Thus, even though my attention to detail MUST be at 100%, these are my favourite surfaces on which to run barefoot. To prevent jamming a toe or actually falling down an embankment, I find that shifting directions, widening my running gait and lifting my feet higher than normal keeps me safe and running strong.The other particulates that I often find on the floor of a forest trail is cedar wood chips laid down by conservation authority personnel to absorb excessive water in low lying areas. Depending on the type, it can be quite harsh on bare feet BUT a most forgiving surface for the body. I love scooting over areas like this – the best method is to lift the knees higher than normal and have the feet land slightly ahead of the hips. This keeps me moving fast AND light with virtually no discomfort. These often lead into wooden slat ‘benches’ that traverse gullies and are put in place by the local conservation authority as a safety precaution. I am NOT a big fan – running barefoot over these forces me to be aware of getting slivers and cuts in my feet. I adapt yet again by staying on my mid feet and literally caressing the surface. Less contact time, less risk of trouble! Further, the authorities, in their infinite wisdom, will construct bridges over creeks and rivers (I certainly get THAT!) along with wooden stairs to negotiate particularly steep hills (I certainly DO NOT get THAT!).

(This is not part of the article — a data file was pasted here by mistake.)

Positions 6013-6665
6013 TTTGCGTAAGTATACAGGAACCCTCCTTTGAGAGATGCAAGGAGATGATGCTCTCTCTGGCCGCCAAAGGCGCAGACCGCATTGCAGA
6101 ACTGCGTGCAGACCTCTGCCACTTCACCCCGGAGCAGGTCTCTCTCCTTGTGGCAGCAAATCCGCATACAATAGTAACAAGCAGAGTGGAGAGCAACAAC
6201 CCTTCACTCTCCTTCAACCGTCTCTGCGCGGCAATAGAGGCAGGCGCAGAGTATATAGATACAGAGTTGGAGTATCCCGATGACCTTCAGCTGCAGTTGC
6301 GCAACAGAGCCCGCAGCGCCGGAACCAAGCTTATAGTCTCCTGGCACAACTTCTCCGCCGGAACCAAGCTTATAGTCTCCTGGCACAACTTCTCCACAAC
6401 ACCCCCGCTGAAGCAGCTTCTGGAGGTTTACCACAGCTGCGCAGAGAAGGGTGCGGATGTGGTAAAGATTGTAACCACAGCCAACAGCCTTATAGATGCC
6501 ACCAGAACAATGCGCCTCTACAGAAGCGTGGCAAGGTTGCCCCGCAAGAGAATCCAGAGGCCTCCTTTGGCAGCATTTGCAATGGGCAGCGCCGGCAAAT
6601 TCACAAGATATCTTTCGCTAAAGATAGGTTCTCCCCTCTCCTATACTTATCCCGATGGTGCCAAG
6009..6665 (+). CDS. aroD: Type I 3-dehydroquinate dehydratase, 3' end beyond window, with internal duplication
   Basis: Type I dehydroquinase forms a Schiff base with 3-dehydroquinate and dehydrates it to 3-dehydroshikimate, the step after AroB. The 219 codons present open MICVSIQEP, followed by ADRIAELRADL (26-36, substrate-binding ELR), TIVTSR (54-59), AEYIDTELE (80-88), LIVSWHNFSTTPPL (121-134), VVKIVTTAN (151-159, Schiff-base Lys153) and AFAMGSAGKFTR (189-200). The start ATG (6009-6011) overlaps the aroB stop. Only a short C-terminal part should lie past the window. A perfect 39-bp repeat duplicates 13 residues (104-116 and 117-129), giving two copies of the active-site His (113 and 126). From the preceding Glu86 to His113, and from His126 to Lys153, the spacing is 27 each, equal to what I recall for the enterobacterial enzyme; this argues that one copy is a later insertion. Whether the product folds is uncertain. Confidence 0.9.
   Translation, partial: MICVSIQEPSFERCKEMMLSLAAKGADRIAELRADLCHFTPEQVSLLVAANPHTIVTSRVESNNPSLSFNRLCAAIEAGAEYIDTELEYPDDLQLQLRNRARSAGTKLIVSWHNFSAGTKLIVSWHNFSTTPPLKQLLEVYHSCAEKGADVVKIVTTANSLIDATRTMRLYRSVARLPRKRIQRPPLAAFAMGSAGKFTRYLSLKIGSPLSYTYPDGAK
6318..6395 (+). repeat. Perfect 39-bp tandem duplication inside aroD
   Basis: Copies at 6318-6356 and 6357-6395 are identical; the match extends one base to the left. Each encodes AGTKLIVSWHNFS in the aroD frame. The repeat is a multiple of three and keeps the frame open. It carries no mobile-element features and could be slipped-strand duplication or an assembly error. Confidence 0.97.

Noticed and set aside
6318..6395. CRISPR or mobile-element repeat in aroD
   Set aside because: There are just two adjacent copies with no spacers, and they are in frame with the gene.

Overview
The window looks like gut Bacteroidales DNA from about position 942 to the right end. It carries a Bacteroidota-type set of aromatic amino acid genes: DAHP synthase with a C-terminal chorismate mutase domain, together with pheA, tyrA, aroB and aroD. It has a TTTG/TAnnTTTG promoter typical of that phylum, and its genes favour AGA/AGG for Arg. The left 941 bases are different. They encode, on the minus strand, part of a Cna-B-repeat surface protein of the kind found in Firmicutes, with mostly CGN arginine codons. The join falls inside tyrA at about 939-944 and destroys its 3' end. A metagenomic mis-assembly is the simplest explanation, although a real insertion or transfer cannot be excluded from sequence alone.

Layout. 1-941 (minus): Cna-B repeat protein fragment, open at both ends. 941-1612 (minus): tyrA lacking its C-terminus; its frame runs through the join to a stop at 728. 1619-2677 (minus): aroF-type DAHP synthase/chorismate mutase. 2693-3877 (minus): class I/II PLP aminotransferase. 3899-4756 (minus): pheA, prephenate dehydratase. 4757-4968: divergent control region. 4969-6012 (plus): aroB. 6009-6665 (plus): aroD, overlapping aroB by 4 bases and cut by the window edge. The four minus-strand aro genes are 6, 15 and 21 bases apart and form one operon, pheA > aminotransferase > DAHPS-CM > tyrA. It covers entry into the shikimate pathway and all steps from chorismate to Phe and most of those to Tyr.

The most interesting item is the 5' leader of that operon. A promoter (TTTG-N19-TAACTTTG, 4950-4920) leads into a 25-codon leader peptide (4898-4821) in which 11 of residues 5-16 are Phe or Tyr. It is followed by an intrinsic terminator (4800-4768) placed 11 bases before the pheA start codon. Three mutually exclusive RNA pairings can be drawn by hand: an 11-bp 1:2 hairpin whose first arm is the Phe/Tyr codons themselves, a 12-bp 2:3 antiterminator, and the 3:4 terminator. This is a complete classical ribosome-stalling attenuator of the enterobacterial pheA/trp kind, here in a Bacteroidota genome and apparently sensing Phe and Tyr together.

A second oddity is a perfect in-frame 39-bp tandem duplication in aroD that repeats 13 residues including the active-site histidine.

Running barefoot over and up these is basically a piece of cake. I just get into my zone and hold pace. Level of fitness going UP the steps and OVER the bridge is the most important factor for a positive result.
The odd time, I will encounter soft, smooth P-gravel that has been spread along the edge of a trail for water absorption and prevention of erosion. These are easy to run barefoot over and also provide full proprioceptive activation from the soles of my feet up to my shoulders and neck. I simply run as if doing my Squat-Scoot over a flat, smooth surface with the one exception – I lift my knees higher than normal to overcome the natural ‘give’ of the pebbles.